# Help With Projectiles Problem

[SOLVED] Help With Projectiles Problem

1. Homework Statement
A car rolls down a slope at 30° to the horizontal, and reaches 40 m/s just before plunging off a cliff 180m high. What is its velocity just before hitting the bottom?

2. Homework Equations
$$U_H = vcos\theta$$

$$U_V = vsin\theta$$

3. The Attempt at a Solution
I began the problem by finding intial velocity components:

$$U_H = 40cos30^o$$
$$U_H = 34.6 m/s$$
$$U_V = 40sin30^o$$
$$U_V = 20 m/s$$

I then found the time the projectile takes to fall:

$$s=ut+\frac{1}{2}at^2$$
$$-180=-20t-4.9t^2$$
$$4.9t^2+20t-180=0$$
$$t = 4.35s \mbox{(Using Quadratic Formula)}$$

The horizontal component stays constant at 34.6 m/s

I then calculated the final vertical component

$$V_v = U_v + at$$
$$V_v = -20 + (-9.8\times4.35)$$
$$V_v = 62.6 m/s \mbox {down}$$

I then constructed a vector diagram to calculate the resultant velocity. My working for the resultant velocity was as follows:

$$V_R = \sqrt{62.6^2 + 34.6^2}$$
$$V_R = 71.5 m/s$$

$$tan \theta = \frac{62.6}{34.6}$$
$$\theta = 61.1^o$$

Hence, according to my working, the velocity just before hitting the bottom is 71.5 m/s at 61.1° below the horizontal. However, the answer given on the answer sheet to these questions is 65.7 m/s at 72.3° below the horizontal. I am very stuck because I am not sure how to get this answer. Can anyone see where I have gone wrong? Any help would be much appreciated. Thanks very much in advance.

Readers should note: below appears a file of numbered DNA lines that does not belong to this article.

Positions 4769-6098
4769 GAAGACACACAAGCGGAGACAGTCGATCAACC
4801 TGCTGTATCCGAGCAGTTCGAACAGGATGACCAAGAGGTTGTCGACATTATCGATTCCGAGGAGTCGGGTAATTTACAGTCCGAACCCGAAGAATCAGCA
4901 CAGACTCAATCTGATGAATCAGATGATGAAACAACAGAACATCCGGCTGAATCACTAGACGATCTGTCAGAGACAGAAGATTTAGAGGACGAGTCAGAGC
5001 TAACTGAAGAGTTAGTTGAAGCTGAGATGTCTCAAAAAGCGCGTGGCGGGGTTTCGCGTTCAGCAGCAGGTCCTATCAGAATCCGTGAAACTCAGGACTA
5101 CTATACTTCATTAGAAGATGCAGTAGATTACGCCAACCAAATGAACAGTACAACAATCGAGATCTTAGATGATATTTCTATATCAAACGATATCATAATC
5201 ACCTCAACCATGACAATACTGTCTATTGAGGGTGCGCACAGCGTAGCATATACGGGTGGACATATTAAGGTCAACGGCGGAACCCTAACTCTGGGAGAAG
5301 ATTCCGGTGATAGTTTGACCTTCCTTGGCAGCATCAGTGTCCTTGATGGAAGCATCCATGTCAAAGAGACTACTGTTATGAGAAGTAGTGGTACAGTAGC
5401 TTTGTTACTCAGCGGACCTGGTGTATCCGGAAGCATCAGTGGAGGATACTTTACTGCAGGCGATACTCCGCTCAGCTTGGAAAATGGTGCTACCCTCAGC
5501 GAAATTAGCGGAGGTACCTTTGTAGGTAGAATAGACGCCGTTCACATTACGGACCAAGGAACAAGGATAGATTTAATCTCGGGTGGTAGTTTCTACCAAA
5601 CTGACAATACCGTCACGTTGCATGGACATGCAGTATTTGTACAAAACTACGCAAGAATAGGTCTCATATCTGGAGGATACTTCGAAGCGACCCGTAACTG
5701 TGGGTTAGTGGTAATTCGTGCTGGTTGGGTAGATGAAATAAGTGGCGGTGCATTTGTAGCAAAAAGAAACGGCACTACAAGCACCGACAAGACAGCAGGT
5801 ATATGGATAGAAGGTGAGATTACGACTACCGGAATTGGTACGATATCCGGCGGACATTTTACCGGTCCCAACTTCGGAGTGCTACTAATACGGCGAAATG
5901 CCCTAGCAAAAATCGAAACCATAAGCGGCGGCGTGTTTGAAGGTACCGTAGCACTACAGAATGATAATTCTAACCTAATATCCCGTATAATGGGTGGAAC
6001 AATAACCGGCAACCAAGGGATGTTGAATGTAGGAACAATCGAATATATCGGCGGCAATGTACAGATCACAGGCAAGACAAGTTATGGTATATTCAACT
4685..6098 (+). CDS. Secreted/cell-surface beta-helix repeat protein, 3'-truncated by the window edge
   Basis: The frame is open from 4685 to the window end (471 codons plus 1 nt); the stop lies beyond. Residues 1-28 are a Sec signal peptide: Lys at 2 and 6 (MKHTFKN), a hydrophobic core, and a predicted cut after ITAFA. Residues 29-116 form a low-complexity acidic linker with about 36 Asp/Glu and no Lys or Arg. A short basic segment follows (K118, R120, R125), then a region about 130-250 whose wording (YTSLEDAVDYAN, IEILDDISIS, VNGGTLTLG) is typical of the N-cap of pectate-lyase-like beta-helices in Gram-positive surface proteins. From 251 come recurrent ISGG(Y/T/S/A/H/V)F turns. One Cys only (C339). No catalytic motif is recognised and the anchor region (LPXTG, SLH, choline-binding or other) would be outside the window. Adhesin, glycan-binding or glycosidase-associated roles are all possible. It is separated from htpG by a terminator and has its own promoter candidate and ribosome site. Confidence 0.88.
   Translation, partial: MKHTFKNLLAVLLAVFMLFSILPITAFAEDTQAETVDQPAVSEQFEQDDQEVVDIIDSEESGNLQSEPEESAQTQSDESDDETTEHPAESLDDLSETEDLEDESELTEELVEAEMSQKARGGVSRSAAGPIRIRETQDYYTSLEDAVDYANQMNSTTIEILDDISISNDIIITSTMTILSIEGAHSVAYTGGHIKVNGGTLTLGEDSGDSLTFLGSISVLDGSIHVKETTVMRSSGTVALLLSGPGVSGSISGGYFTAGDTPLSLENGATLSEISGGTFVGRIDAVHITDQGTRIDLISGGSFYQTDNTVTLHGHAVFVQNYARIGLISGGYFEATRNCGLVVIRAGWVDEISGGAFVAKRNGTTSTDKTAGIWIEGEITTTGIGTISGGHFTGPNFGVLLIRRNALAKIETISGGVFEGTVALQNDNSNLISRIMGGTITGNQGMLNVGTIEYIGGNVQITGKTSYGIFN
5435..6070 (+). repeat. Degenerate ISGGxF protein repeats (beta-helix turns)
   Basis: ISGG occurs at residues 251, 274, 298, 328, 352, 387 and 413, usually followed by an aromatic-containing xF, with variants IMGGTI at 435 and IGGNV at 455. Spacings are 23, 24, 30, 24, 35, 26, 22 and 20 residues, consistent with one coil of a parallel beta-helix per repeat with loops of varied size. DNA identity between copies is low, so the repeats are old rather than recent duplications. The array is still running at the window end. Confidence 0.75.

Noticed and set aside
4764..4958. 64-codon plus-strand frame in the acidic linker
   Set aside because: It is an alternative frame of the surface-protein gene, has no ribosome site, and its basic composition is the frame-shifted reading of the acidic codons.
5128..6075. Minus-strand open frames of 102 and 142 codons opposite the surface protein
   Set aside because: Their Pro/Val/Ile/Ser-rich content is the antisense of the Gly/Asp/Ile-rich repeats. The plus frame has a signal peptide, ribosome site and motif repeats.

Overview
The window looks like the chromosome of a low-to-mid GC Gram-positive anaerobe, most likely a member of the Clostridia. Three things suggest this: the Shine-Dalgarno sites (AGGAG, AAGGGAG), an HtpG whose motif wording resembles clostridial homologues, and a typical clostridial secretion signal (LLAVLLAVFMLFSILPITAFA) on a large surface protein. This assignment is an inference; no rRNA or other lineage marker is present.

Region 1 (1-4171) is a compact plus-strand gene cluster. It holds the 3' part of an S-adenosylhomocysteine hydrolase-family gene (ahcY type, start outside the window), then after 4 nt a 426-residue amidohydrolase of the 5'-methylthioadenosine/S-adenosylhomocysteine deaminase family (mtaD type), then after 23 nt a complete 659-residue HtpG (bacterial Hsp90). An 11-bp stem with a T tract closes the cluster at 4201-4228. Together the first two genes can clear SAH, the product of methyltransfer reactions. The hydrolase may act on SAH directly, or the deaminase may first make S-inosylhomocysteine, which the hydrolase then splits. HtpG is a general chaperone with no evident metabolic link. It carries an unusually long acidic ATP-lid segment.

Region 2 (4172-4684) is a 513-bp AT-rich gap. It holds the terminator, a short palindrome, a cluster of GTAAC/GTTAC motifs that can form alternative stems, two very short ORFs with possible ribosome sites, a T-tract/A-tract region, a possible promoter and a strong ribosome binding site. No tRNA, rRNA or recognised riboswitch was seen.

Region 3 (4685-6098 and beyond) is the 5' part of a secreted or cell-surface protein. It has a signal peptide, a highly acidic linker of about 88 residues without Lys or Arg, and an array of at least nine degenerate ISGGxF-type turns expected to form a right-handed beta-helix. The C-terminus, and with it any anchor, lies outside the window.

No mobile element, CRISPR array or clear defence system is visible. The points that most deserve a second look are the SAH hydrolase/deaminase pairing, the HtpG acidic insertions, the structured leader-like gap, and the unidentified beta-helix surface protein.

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Hootenanny
Staff Emeritus
Gold Member
You calculated the time incorrectly using the quadratic formula. However, there is no need to calculate the time of flight, instead, simply use a kinematic equation without time as a variable.

Ok, I’m still learning this stuff too and apparently I don’t know it as well as I thought. Given this problem I would have solved it the same way, and came up with the same answer as technology.

The only equation I can find that that relates velocity and time (it’s not in the book that I have) is

$$v_y^2 = v_{yo}^2 - 2gy$$

$$v_y = \sqrt{(-20 m/s)^2 - 2(9.8 m/s^2)(-180)} \approx 62.7~m/s$$

$$t = \frac{v_{yo} - v_y}{g} = \frac{(-20 m/s) - (62.7 m/s)}{9.8 m/s^2} \approx 4.35 sec$$
the same as the quadratic formula. =(

Nabeshin
I can see nothing wrong with what either of you did because I am repeatedly getting the same result. Used work-energy and kinematics, both obtained Vf to be 71.6. The answer key is probably incorrect.

Hootenanny
Staff Emeritus
Gold Member
Actually, scratch my previous post. You have calculated the time correctly, it was me that made the mistake (I has a sign wrong ). Your final answer and solution are correct.

Last edited:
Actually my solution matches the answer key technology,
heres how:

Vy,f^2 = Vi^2(sin0)-2g(change in y)

Vy,f^2 = 40^2(sin30)- 2(9.83)(180)

Vy,f^2 = 1600(.5)+3538.8

Vy,f^2 = 4338.8

Vy,f = 65.7

Don't second guess yourself hootenanny! Hootenanny
Staff Emeritus
Gold Member
Actually my solution matches the answer key technology,
heres how:

Vy,f^2 = Vi^2(sin0)-2g(change in y)

Vy,f^2 = 40^2(sin30)- 2(9.83)(180)

Vy,f^2 = 1600(.5)+3538.8

Vy,f^2 = 4338.8

Vy,f = 65.7

Don't second guess yourself hootenanny! Your solution is incomplete, what about the horizontal component of the velocity?

Actually my solution matches the answer key technology,
heres how:

Vy,f^2 = Vi^2(sin0)-2g(change in y)

Vy,f^2 = 40^2(sin30)- 2(9.83)(180)
you should have

Vy,f^2 = 40^2(sin30)^2 - 2(9.83)(180)

that will get you the 62.7 m/s for Vy,f that RyanSchw and Technology also got.

Oh crap i see i left off the square on the (sin0)^2. Sorry hootenanny Thanks very much for the help guys, I think the answer key must be wrong. I appreciate the help.